London, Oct 30 : An international research team has given two reasons why eating red meat could be bad for you: it increases risk of food poisoning in humans and a regular diet of the animal product can make people more susceptible to E. coli.
The study has been published in Nature.
According to University of California, San Diego School of Medicine professor Ajit Varki, M.D., the team has uncovered the first example of a bacterium that causes food poisoning in humans when it targets a non-human molecule absorbed into the body through red meats such as lamb, pork and beef.
In findings, the boffins discovered that a potent bacterial toxin called subtilase cytotoxin specifically targets human cells that have a non-human, cellular molecule on their surface.
The molecule -N-glycolylneuraminic acid (Neu5Gc) - is a type of glycan, or sugar molecule, that humans don't naturally produce.
Subtilase cytotoxin is produced by certain kinds of E. coli bacteria, causing bloody diarrhea and a potentially fatal disease called haemolytic uraemic syndrome (HUS) in humans. Humans usually become infected after eating contaminated red meat, which is why this is also known as "hamburger" disease.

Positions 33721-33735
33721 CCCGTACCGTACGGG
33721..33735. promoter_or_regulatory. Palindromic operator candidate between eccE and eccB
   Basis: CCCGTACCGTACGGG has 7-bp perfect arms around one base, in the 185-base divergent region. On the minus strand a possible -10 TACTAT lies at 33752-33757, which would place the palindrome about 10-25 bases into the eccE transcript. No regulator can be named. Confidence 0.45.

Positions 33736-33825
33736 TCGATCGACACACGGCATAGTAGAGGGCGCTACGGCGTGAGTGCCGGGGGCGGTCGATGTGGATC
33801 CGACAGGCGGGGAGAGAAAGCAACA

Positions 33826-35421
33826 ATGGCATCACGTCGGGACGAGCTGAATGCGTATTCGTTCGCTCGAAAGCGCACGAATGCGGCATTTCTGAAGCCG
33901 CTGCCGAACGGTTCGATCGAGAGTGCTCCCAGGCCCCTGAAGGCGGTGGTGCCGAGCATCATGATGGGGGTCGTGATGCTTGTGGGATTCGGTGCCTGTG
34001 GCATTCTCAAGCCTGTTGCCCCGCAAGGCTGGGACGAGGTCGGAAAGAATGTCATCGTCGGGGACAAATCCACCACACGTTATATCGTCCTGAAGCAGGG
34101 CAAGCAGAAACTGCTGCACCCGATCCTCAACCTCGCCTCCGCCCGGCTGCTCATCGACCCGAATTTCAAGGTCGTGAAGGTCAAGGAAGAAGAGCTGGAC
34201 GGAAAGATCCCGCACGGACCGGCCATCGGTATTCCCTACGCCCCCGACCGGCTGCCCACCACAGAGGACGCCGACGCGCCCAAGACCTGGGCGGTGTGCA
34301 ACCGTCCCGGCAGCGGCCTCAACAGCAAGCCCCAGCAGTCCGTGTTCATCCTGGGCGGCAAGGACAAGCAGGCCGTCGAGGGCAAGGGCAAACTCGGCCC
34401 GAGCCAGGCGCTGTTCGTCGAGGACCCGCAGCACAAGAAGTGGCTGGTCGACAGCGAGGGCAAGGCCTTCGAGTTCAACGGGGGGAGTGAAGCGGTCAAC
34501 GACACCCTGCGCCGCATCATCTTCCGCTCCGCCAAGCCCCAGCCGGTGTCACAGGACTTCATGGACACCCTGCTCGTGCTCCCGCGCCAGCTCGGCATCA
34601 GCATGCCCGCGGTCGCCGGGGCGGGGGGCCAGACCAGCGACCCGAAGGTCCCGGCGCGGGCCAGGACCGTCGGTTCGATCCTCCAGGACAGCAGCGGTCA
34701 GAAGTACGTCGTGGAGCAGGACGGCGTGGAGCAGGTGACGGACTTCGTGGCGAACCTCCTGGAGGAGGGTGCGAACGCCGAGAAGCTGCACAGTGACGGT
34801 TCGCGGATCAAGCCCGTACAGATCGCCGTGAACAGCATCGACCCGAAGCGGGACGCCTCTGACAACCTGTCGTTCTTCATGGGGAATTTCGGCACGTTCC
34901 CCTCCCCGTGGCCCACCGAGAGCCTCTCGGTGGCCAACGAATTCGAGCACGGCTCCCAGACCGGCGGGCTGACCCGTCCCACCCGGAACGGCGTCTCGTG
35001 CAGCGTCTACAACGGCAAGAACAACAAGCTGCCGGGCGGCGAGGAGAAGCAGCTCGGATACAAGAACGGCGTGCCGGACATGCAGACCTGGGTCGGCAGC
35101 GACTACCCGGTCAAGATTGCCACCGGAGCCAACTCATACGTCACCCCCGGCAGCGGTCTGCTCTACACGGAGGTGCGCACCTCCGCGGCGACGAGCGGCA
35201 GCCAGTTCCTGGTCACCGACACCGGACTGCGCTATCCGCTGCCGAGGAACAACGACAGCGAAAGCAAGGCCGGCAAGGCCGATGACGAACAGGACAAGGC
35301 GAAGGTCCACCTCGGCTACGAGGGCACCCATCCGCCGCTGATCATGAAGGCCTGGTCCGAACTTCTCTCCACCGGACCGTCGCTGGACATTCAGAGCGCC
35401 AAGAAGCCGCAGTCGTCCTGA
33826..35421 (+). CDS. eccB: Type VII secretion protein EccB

Varki, UC San Diego School of Medicine distinguished professor of medicine and cellular and molecular medicine, and co-director of the UCSD Glycobiology Research and Training Center, previously discovered that humans don't produce Neu5Gc because they lack the gene responsible for its production. Therefore, it was thought that humans should be resistant to the toxin.
"Ironically, humans may set themselves up for an increased risk of illness from this kind of E. coli bacteria present in contaminated red meat or dairy, because these very same products have high-levels of Neu5Gc," Nature quoted Varki, as saying.
"The Neu5Gc molecule is absorbed into the body, making it a target for the toxin produced by E. coli," the expert added.
In the study, the researchers discovered that sites where the Neu5Gc has been incorporated into the human body coincide with toxin binding.
"When the toxin binds to the non-human Neu5Gc receptors, it can result in serious food-poisoning and other symptoms in humans," said Varki.
The research emphasizes the need for people to eat only well-cook meat or pasteurized dairy products, processes that destroy contaminating bacteria.